Testosterone production at by the testis is under control of the hypothalamic-pituitary unit (22). The operation and components of this axis are discussed in detail elsewhere in this volume (see Chapters 1-3) and are not repeated here. The hypothalamic-pituitary-testicular axis hormones addressed in this discussion are luteinizing hormone (LH), follicle-stimulating hormone (FSH), inhibin, and prolactin (PRL).
Testosterone is freely diffusible through tissues, and, thus, its secretion from the testis is directly affected by testicular blood flow. Testicular blood flow is a function of cardiac output, vascular vasoconstriction, and vasodilatation. Therefore, factors that influence vascular tone can also affect testosterone secretion (e.g., increased sympathetic nervous system activity) (23).
The metabolic clearance rate (MCR) of testosterone varies in normal men but is approx 100 L/d (16,17). MCR involves target-tissue uptake, as well as degradation by the liver, and is influenced by the portion of the hormone bound to carrier proteins (principally sex hormone-binding globulin [SHBG]). The degradation process involves the conversion of testosterone into functional metabolites, such as estradiol and dihy-drotestosterone (DHT) and degradation products, such as 17-ketosteroids and glu-curonides, which are excreted into the urine (16,17,24). Hepatic clearance is primarily a function of hepatic blood flow, so that changes in the hepatic blood flow influence testosterone's removal rate (16). This latter phenomenon is influenced by exercise, because hepatic blood flow is reduced during exercise when blood is shunted toward the active muscles (3,25-27).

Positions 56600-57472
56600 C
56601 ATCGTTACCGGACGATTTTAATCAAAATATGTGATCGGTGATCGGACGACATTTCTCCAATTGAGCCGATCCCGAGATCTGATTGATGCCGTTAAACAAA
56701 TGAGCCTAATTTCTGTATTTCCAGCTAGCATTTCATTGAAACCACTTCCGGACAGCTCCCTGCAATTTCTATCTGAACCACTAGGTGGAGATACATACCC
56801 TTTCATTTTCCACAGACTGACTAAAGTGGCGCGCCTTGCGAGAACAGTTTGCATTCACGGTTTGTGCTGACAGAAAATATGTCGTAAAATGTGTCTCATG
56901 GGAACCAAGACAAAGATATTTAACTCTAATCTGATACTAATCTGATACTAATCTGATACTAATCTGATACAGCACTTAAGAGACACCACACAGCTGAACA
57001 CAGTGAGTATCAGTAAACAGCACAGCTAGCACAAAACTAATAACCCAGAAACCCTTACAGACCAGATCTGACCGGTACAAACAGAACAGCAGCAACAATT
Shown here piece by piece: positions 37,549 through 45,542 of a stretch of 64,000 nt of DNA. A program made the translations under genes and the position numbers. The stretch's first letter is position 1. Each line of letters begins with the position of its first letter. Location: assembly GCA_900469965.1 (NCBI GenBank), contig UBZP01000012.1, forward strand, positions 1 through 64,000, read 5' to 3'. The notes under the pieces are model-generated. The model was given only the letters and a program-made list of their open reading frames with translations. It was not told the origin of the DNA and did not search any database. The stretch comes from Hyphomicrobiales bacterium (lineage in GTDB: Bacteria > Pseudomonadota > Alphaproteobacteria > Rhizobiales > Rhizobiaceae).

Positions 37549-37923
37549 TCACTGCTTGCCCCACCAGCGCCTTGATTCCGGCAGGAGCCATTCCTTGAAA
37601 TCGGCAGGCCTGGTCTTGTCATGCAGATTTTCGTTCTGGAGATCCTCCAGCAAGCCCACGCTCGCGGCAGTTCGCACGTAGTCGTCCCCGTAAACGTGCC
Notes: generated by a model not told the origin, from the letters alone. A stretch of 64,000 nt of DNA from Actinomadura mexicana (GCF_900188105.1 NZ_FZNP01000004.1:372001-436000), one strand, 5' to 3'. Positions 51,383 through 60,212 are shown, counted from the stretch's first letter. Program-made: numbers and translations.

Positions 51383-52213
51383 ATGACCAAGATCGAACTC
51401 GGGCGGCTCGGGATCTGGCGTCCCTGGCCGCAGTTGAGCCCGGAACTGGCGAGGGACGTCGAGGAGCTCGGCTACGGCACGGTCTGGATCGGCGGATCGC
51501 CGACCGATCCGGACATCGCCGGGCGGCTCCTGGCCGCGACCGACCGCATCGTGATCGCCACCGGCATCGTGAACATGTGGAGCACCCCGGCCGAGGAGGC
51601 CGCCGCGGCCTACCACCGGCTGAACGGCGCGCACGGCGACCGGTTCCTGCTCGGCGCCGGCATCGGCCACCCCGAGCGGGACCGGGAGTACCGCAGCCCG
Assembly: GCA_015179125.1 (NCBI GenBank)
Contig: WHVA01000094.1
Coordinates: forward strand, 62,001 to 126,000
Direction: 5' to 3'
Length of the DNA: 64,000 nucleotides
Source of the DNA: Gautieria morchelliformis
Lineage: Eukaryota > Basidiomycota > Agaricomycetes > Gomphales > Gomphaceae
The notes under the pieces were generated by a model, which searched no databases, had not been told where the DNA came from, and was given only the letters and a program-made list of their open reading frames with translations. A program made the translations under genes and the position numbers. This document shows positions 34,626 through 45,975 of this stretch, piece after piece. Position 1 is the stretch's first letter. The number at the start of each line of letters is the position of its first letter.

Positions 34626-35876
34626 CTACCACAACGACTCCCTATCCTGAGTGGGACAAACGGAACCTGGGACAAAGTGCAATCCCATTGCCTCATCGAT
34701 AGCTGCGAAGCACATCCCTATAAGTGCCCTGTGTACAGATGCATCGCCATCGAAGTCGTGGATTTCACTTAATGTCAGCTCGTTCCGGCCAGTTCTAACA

During exercise, there is the movement of plasma from the vascular space. Because testosterone is bound to carrier proteins, an increase or decrease in the plasma volume leads to dilution or concentration of the circulating testosterone level. These changes are not indicative of changes in the normal hormonal turnover rate (25). For example, it is not uncommon during prolonged exercise (>1 h) for transient plasma volume decreases of 10 to 20% to occur (25). Whether these highly transient changes in the concentration of testosterone result from changes in plasma volume have a physiological effect is a point of debate and remains to be determined.
In addressing factors affecting blood levels of testosterone, it is important to consider the other physiological and nonphysiological factors that could account for variations in testosterone response in research studies. Examples include the blood-sampling method, diurnal variations in hormone concentrations, age, hormone detection methodology, emotional stress, diet, sleep patterns, and experimental research protocol or design. These factors are discussed in detail elsewhere (6,24,25). Collectively, all of the aforementioned considerations must be carefully examined when comparing the hormonal results of research studies if a valid interpretation of the endocrine system's responses to exercise is to be made. Figure 1 illustrates some of these physiological and nonphysiological factors that affect circulating testosterone levels in exercising men.
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